It’s gutting because the truth is I’ve spent three months planning my Dubloaded set, written several new tunes, mixed them down, collected exclusives from some tasty producers and spent a small fortune on dubs at Transition. Only to get the effing ‘flu! Hopefully Pinch will have me back sometime.

As a sorry to Bristol when I’m better I think I’m going to record the mix, dub for dub, that I’d planned all this time and release it from my blog. It’ll be for you Dubloaded crew, I had a few things I wanted to share with you.

In other news I know most of you have seen the BBC Collective’s dubstep documentary, but I just wanted to big it up publicly as James Cowdery and everyone involved put the scene across really well. It pains me when I see journabizmalists stagger into somewhere they know nothing about, write what they think is happening and then crash out leaving the scene fuming. Instead the BBC Collective represented.

If you check the link above, you’ll also see George Infinite’s gallery. Perhaps two of my favourite Drumz shots are of Loefah, on the link above there’s Loe and his lady Staffy pup Vinton, shot from Vinton’s perspective. The other favourite shot of mine is published in an exquisite and long overdue collection of George’s work in Slang magazine, co-ordinated by Portuguese dubstep soulja Conspira. The shot in question again uses insane perspective - visible on the mag’s website - with Loe holding his Croydon mug centimetres from the camera lense. This time however, there’s extreme light contrast too with half the image in dark shadow. The text by the image does it credit, as George skilfully sets the Croydon scene. Track this down if you can.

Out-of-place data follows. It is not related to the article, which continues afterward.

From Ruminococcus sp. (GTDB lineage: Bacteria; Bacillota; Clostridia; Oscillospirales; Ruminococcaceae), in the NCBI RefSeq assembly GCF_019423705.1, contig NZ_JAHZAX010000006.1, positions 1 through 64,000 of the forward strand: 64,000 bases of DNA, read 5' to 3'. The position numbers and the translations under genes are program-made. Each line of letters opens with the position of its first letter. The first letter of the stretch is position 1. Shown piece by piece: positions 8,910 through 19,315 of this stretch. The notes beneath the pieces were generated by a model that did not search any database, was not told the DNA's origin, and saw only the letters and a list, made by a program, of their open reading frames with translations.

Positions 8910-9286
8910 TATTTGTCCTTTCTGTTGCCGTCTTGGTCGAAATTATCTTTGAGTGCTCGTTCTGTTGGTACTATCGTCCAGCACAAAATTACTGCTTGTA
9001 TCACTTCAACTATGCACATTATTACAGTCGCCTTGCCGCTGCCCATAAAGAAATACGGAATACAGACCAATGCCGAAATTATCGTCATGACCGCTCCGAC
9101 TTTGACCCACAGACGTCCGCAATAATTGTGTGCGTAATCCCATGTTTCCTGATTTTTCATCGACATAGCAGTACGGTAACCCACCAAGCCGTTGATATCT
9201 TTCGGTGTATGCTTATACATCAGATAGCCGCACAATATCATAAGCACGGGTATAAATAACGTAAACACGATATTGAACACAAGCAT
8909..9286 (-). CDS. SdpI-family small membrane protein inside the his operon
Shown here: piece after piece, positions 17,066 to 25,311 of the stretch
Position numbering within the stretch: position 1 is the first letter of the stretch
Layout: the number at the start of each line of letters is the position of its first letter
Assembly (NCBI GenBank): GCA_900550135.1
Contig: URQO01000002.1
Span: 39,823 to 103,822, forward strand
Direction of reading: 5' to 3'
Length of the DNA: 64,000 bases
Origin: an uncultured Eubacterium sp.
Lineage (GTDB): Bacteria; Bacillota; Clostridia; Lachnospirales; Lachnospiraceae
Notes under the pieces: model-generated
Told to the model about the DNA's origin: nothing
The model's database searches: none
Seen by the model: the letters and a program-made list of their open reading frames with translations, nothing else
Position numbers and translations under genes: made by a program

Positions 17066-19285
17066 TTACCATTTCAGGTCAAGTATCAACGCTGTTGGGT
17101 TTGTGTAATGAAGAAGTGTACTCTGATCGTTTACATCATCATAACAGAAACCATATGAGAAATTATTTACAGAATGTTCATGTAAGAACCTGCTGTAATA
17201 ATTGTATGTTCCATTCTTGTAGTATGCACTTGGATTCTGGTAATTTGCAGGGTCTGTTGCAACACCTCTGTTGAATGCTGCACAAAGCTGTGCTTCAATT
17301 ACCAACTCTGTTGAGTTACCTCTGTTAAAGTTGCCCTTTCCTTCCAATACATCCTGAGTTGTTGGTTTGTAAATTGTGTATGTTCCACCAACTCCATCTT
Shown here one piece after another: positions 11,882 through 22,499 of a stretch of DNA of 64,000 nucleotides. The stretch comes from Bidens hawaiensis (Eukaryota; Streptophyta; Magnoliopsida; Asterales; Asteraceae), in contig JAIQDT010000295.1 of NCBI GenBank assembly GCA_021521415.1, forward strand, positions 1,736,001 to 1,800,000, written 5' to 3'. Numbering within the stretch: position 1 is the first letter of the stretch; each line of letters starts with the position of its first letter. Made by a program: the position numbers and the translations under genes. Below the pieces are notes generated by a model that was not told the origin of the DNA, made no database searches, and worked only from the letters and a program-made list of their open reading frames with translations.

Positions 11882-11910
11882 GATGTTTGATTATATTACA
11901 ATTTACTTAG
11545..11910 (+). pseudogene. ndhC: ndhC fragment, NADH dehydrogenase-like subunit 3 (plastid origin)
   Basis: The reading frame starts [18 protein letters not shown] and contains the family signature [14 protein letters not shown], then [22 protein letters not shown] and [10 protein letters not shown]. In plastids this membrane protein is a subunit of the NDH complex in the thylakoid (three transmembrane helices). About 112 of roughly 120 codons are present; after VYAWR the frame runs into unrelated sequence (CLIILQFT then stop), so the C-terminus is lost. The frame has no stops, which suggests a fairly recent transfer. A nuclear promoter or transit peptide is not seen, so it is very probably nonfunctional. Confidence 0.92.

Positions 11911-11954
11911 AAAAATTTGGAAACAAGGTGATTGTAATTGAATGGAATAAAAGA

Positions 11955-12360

Keysound Recordings 001 is finally available on Bleep/Road for all the iPod/anti-shipping costs crew. Don’t watch the hyperbole about me, I sure didn’t write it.

People seem to ask why it takes so long for tracks to reach Bleep. The answer is because the artists/labels want them to. The reality is vinyl – by sales – is still the dominant medium right now. And though I don’t think this will last forever, as long as vinyl is in demand this delay will probably exist.

The process of putting a record out costs the artist/label money. There are flat and variable costs that have to be absorbed upfront, which mean that only when you sell say half or three quarters of your pressing run – which is doing well for dubstep – do you begin to break even or even make a profit. So the delay in reaching Bleep is a natural reaction to protecting their investment costs, in case digital cannibalises vinyl sales (which is debateable, but quite possible).

Comparing the two mediums right now, it currently looks like a label with say 7 big releases can make enough money off of the whole back catalogue in a year, to pay for the pressing of one release, though of course there will be exceptions. If you’re a digital evangelist the best thing you can do is vote with your mouse. The more MP3s you buy the more the labels will take note.